He’s best known to Australian theatregoers as the actor who took on the role of Johnny Castle in the 2015 national tour of Dirty Dancing: The Classic Story Onstage. But the fact of the matter is that Kurt Phelan is far more accomplished, both on and off the stage, than you may have thought.

A NIDA graduate, Phelan has worked as an actor, a singer, a dancer, a choreographer, a host and a writer. He has a slew of screen and theatre credits to his name, as both an actor and choreographer, and he’s written full-length plays and toured the country with his self-penned cabaret shows, Louder than words and Cheap as chips.

On 17 August, Phelan will take to the stage at Slide in Sydney with Phelan Groovy, his latest show, which we’re told is an hour of ‘unabashed laughter and music that doesn’t take itself too seriously and asks its audience to do the same’. Musically, it’s a mix of everything from ‘Farnsy’ to Lorde, to numbers drawn from music theatre. The show premiered at The Butterfly Club in Melbourne earlier in the year and has since visited Perth and Adelaide, and will also stop for two nights in Canberra just after the Sydney engagement.

But it’s not only Australians who’ve had the opportunity to experience the show. Phelan was actually invited to perform in New York City at the world-famous Don’t Tell Mama – a venue that, over its 34-year history, has hosted some of the world’s greatest live performers including Joan Rivers, Bette Midler, Chita Rivera, Kathy Griffin, Audra McDonald, Kristin Chenoweth and Liza Minelli.

Kurt Phelan in Phelan Groovy

Kurt Phelan performs Phelan Groovy in Sydney and Canberra this month

Talking to Theatre People about his upcoming Sydney engagement, Phelan says the show has received a huge reception, but no single audience has responded as strongly as those who attended his first show in New York City.

“People were just losing it,” he says.

“What was really excellent too was I had heaps of people review and blog about it, and I had one reviewer who completely hated it and said, ‘How dare he make cabaret funny! Cabaret should be serious; he should take this art form seriously’.

“He just thought that I should sing boring jazz songs and stand at a piano and drink a martini, and my whole thing about doing this show is I want to be [as] far away from that as possible!”

So, for Phelan, that response was a sign he was on the right track.

Last November, Phelan completed the Australian tour of Dirty Dancing, a significant box office success that won the young actor more than a few fans. After wrapping up the tour, he holidayed in Thailand, and enjoyed some time for much-needed recovery.

“I had a pretty serious injury. I broke three ribs off the cartilage on my sternum, and I didn’t really take enough time off during the show to have it heal because I just wanted to get back into it,” Phelan says. “So, I really did spend about three months getting back to normal and getting back into auditions.”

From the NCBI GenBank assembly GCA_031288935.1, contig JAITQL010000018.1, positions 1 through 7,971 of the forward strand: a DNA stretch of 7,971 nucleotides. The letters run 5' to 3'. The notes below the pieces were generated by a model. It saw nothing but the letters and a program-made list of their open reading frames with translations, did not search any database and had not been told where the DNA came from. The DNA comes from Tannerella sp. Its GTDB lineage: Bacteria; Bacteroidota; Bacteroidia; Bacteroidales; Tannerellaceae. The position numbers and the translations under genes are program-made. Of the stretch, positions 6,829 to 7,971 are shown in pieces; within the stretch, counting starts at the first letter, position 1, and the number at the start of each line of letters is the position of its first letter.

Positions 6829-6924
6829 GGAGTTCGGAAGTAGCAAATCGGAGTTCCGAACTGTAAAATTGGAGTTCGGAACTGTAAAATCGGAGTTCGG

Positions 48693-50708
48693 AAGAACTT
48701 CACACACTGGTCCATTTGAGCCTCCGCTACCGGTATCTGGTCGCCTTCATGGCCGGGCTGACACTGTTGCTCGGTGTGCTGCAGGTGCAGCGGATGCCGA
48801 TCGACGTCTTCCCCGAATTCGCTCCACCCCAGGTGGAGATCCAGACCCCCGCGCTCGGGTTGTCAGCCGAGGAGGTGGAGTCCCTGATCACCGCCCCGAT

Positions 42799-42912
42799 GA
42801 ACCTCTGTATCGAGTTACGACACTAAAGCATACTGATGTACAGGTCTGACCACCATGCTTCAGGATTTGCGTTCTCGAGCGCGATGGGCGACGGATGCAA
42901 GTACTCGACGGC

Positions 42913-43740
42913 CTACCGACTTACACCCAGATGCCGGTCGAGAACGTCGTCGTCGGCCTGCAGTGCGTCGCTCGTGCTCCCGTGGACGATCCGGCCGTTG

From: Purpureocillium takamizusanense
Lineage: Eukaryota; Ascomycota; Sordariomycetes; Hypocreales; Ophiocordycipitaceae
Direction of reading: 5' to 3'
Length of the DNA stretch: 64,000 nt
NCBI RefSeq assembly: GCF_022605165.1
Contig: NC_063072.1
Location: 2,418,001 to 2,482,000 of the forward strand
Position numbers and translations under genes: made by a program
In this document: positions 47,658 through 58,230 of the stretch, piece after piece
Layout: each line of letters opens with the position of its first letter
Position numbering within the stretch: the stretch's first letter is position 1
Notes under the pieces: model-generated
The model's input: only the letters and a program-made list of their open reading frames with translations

Kurt Phelan- Phelan Groovy

Kurt Phelan

And how was it that Phelan Groovy came about?

“I really have always loved cabaret; I love the intimacy and I love the way it happens and the way people respond to it, and I just thought I spent so much time last year introducing myself in a big way to Australia as this dark, sullen, leather-clad womaniser, and I wanted to be me and almost thank people for their support… and say, ‘Just remember there’s actually a pretty cheeky ratbag underneath all these characters that I play’,” Phelan explains.

“I’m one of those people, as an actor, that is never asked to ever do anything close to myself. I’ve always been cast as the opposite… I’m always the serious, dark, brooding love interest or the unassuming best friend who turns out to be the serial killer. It is what it is, but this is a great opportunity to scratch my itch and have a bloody good time and heaps of fun, but also to introduce people to me as a human and remind them that there is a person underneath what they see on stage, I suppose.”

In fact, Phelan adds: “They might find that they find out a little bit too much!”

Talking about the strong response to the show from Australian audiences, he says, “It’s a big shock for a lot of people, I think, because I don’t think a lot of people thought I could sing as well as I can.

“Singing has always been something I’ve worked really hard on and loved doing, but when you dance on stage, people just assume you can’t sing.”

There’s one type of audience response Phelan particularly enjoys.

“The thing that gives me a real kick is when the husbands or the brothers or the boyfriends that have been dragged along come up to me and say, ‘I never knew that I would actually enjoy a cabaret show! This is hilarious’,” he says.

“I think people assume that cabaret… is necessarily going to be soft and boring and for the ladies, but that’s not what I’m about!”

So, what is it that Phelan most enjoys about the show?

“It’s… the fact that people feel like they’re in my lounge room, and we’re just having a party,” he says.

“The world’s a very serious place, and I really enjoy people having a great time and forgetting about what’s happening outside.”


Date: Wednesday 17 August
Time: 7pm dinner/ 8pm show
Venue: Slide, 41 Oxford Street, Darlinghurst
Cost: 3 Course Dinner & Show $89pp (groups $80), $44 show only
Bookings: slide.com.au or (02) 8915 1899


Dates: Friday 19 and Saturday 20 August
Time: 7pm dinner/8:30pm show
Venue: Teatro Vivaldi Restaurant, ANU Arts Centre, University Avenue, Canberra
Cost: Dinner & show – $70 to $90, Show only – $30 – $50
Bookings: vivaldirestaurant.com.au or (02) 6257 2718